AlmostAGhost’s Best Albums Of 2011 – #5. Kate Bush – 50 Words For Snow

50 Words For Snow

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Kate Bush! After a six-year absence, she put out two albums in 2011. While the first, Director’s Cut, was a relatively useless re-imagining of songs from two of her older albums, 50 Words For Snow included all new material.

One difficulty here is that if I were to explain these songs as ideas, they almost all would sound gimmicky. A song about a snowflake falling? A passionate night with a snowman? A song with 50 words for snow in it? Yetis? These sound kind of silly. Kate Bush, however, is a scientist. These are actually songs about snow. Snow is not just in the background or an atmospheric detail. By using snow so intimately in the songs, looking at it so closely, Kate Bush ends up discovering ideas and metaphors within.

“Snowflake” starts the album, and its repetitive piano mimics a snowfall, slowly pulsing and staying in the same place the whole song. The song is the story of a snowflake “born in a cloud” and falling down to the world. To make this story of growing up even more apparent, Kate Bush’s teenage son sings the whole song in a fairly gorgeous youthful falsetto. (It runs in the family.) Kate sings one line, repeated: “the world is so loud / keep falling / I’ll find you.”

The heavy “Lake Tahoe” uses a similar arrangement, Kate again at her piano with gentle drums. Instead of snow lightly falling, it feels darker and stronger and colder. A male opera singer harmonizes with her a bit, but she sings most of this ghost story, about a woman who drowned and froze in Lake Tahoe, leaving her dog behind. Later on “Snowed In At Wheeler Street,” Bush duets with Elton John. A lot of artists might write tragic romance songs, but only Bush would take “Wheeler Street” into such fantastic fantasy. Instead of being cliched, “love lasts forever,” she writes of lovers finding and losing each other throughout time (from ancient Rome to World War II to 9/11 in New York).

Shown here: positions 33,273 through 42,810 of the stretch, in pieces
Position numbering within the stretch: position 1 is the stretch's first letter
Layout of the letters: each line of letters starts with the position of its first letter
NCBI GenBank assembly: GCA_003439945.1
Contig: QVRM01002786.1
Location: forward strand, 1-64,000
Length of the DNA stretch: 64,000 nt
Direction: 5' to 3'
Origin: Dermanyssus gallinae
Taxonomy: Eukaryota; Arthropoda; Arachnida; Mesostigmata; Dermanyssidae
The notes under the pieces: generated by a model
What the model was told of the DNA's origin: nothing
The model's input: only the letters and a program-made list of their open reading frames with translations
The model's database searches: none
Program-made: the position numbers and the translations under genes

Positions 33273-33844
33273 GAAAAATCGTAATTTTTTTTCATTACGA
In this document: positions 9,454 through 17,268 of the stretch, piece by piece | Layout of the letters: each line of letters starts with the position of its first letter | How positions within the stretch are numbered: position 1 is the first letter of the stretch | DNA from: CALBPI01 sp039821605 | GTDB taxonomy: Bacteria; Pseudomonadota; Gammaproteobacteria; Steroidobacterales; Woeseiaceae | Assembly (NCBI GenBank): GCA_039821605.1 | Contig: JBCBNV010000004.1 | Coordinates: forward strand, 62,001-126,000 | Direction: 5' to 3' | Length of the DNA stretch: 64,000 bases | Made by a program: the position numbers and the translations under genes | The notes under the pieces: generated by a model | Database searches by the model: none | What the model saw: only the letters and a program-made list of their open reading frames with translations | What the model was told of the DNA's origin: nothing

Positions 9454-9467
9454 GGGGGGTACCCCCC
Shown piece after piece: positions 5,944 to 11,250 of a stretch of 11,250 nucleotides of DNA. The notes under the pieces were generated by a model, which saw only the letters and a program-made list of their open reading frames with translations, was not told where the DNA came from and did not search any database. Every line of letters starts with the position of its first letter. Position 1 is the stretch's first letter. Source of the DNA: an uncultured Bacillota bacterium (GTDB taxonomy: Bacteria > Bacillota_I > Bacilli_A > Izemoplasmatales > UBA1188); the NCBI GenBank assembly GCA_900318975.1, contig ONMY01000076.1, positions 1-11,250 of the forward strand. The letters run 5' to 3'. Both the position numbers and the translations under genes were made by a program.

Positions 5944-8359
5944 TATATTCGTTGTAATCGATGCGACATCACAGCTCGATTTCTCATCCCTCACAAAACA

“Misty” begins with her building a snowman, who then follows her into her room. He lies down next to her, “his snowy arms surround me / so cold next to me / I can feel him melting in my hand.” Only Kate Bush could get away with this, and like on “Wheeler Street,” she takes the story all the way. “The sheets are soaking and on my pillow / dead leaves and bits of twisted branches.” Her lover melts away, leaving her hopeless.

“Wild Man” and “50 Words For Snow” show Kate Bush’s linguistic skills. “Wild Man” looks at the myth of the abominable snowman, and how it shows up all around the Himalayas. “From the sherpas of Annapurna / to the rinpoche of Qinghai / Shepherds from Mt. Kailish to Himachel / found footprints in the snow,” she informs, clearly enjoys weaving the names of mountains and Tibetan words into her song. “50 Words For Snow” is just that, a song with exactly 50 words for snow, few of which you’ve ever heard before (“faloop’njoompoola,” “spangladasha,” “anklebreaker,” “vanilla swarm,” “icyskidski,” “sorbet deluge,” “boomerangablanca,” “bad for trains,” to name a few).

Bush’s last album, Aerial, was a 2-disc set. The first disc was more typical verse-chorus songwriter songs, while the second was a thematic operatic piece of music, lacking in choruses, and all the songs flowed together. It is one of my favorite pieces of music ever. That one used the sea as a theme, and was lively and intense. In contrast, 50 Words For Snow is more of a shapeless snowdrift than a sea of waves. The songs may be just as intense, but in a much softer way. The end result is very similar: yet another gorgeous, glorious album.

(Also since all the songs are so long, none of them are under the file size limit the blog will allow me to share. So here’s a fan-made YouTube video for the killer Elton John duet.)